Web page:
Here’s Why You Still Need to Force Quit Some iPhone Apps

Xcode’s Instruments app showing iOS task usage

John Gruber penned a piece at Daring Fireball hoping to clear up the confusion for folks who routinely force quit apps on iOS, where he said:

The single biggest misconception about iOS is that it’s good digital hygiene to force quit apps that you aren’t using. The idea is that apps in the background are locking up unnecessary RAM and consuming unnecessary CPU cycles, thus hurting performance and wasting battery life.

That’s not how iOS works. The iOS system is designed so that none of the above justifications for force quitting are true. Apps in the background are effectively “frozen”, severely limiting what they can do in the background and freeing up the RAM they were using. iOS is really, really good at this.

His advice is clear: iOS is so good at managing this that you really never need to worry about it.

Gruber is 100% correct that this is true about iOS and most apps. He quotes an email from Apple’s Craig Federighi along with five pieces from developers who support his premise, and all five of those developers are folks who make apps that behave quite well within the confines of iOS.

Some apps, however, do not behave well in this regard, and we’ve researched this quite a bit for several discussions on Mac Geek Gab (shameless plug: that’s the tech support podcast we’ve been doing for 12 years where we answer people’s questions and share tips).

Background Refresh Is Only a Small Part of It

Savvy iOS users know that you can go into Settings > General > Background App Refresh and choose which apps get permission to properly re-launch at times. If you force quit one of these apps, though, it generally will not get permission to re-launch, and that may be your intended outcome.

For a good example of this, check out the (stellar) Deliveries app. This app behaves quite well, but even it is affected by a force quit. From their FAQ entry answering “Why am I not receiving any notifications?” they say:

Don’t force the app to close by swiping up on the app when the multitasking view is open. If you do this then iOS will not let the app run in the background until you manually open the app again.

But Some Apps Just Keep Running … For A While (and Longer if They Could!)

When we stumbled onto this about Deliveries, I thought maybe I found a solution for the apps that have real issues: those that chew up battery life in the background. Unfortunately, disabling Background Refresh entirely or even just specifically for apps like Facebook and Sonos does not stop them from consuming CPU in the background. And they do consume CPU in the background.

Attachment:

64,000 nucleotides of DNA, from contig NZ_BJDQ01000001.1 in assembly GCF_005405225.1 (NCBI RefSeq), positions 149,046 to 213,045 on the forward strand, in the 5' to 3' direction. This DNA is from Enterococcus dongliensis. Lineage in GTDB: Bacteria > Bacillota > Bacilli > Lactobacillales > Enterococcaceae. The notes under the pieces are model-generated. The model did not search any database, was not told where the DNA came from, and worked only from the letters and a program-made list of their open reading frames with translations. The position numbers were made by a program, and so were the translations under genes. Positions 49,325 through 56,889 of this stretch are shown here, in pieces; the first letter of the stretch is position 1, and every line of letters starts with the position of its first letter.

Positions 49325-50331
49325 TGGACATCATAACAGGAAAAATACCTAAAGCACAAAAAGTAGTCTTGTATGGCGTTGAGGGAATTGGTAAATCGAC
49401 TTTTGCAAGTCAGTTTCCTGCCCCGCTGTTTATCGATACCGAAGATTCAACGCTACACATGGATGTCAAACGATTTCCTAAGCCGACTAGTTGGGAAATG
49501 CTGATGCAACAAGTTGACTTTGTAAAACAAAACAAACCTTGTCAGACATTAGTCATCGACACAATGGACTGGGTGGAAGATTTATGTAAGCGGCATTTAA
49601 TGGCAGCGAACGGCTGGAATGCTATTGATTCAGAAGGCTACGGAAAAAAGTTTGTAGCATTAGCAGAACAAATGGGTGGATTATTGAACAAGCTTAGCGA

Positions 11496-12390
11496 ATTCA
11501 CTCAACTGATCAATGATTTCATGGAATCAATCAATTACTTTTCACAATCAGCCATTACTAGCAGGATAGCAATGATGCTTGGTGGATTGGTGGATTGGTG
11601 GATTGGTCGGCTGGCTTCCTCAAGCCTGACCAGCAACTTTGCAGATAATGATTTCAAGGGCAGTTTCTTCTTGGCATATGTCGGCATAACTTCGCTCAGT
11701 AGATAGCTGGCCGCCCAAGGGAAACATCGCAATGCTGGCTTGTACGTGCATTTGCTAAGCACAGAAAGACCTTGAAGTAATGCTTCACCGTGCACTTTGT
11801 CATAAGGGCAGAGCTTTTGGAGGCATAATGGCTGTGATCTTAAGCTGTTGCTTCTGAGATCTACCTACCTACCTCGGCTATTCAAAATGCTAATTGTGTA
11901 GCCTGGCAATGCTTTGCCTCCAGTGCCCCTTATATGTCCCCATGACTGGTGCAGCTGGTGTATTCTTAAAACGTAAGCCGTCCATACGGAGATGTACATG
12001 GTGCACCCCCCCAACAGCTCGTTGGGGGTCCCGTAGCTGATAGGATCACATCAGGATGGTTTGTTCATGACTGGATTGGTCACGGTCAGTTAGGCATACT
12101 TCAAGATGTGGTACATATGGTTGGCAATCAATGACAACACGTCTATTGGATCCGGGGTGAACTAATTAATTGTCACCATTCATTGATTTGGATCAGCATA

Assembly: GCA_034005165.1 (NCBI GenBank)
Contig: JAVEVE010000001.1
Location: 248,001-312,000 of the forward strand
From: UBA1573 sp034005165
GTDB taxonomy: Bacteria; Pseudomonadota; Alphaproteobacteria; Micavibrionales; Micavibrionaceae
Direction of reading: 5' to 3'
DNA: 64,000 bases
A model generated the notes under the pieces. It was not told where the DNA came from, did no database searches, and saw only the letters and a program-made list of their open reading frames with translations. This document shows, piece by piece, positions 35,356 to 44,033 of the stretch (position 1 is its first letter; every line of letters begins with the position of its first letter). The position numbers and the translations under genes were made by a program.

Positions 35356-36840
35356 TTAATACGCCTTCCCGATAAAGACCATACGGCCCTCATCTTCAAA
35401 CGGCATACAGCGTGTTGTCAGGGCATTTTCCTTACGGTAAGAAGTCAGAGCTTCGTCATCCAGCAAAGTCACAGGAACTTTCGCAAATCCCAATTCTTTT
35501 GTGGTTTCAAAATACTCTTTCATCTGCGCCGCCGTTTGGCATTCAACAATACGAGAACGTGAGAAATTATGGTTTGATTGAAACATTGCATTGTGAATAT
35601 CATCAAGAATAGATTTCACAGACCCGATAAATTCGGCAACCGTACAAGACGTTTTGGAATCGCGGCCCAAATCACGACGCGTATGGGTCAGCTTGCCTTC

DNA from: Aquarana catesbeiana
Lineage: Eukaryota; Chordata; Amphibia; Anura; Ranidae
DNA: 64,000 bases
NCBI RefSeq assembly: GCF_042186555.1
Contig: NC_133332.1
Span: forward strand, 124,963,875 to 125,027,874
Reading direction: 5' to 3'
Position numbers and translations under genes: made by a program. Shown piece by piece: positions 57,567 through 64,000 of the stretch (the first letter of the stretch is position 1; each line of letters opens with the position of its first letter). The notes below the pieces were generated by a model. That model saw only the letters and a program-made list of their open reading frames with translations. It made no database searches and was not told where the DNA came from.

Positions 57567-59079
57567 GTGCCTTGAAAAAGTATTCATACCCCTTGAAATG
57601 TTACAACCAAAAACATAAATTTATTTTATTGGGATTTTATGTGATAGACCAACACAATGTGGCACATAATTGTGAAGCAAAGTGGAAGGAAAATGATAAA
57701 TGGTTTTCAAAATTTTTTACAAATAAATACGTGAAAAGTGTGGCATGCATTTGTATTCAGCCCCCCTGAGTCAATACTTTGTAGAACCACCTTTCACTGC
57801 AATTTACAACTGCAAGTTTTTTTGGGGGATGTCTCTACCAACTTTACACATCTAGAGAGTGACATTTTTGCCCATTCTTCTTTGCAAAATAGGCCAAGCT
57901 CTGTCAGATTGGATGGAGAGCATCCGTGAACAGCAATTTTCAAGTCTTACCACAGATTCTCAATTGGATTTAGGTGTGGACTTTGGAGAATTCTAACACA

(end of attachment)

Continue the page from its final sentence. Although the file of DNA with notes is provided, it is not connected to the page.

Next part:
If you have Xcode, you can run Activity Monitor inside of the Instruments app and literally watch background apps consume CPU. This goes quite contrary to the iOS design philosophy that Gruber describes and, thankfully, only happens for a few apps.

Facebook and Sonos are, for me, the two that regularly keep running even after I’ve switched to another app. I’m not sure what Facebook is doing (are any of us?) but my assumption is that the app is keeping my feeds processed so that they load faster the next time I switch back to it. Regardless of the reason it’s running, I routinely force quit Facebook when I know I’m not going to use it for a while.

Xcode’s Instruments app showing iOS task usage
At the time of this screenshot, Sonos had not been active in over 15 minutes.

Sonos is a bit different, and my battery issues with that app really took off when they added lock screen integration to the app. It’s cool to see my iPhone screen stay up-to-date with the currently-playing song, and being able to control my Sonos speaker’s volume with the volume buttons of my sleeping iPhone in my pocket is very handy, but it comes at a CPU cost. When the music stops playing, it seems like the app still continues to run, so I’ve gotten in the habit of force-quitting that app, too, just to preserve battery life.

Most Apps are OK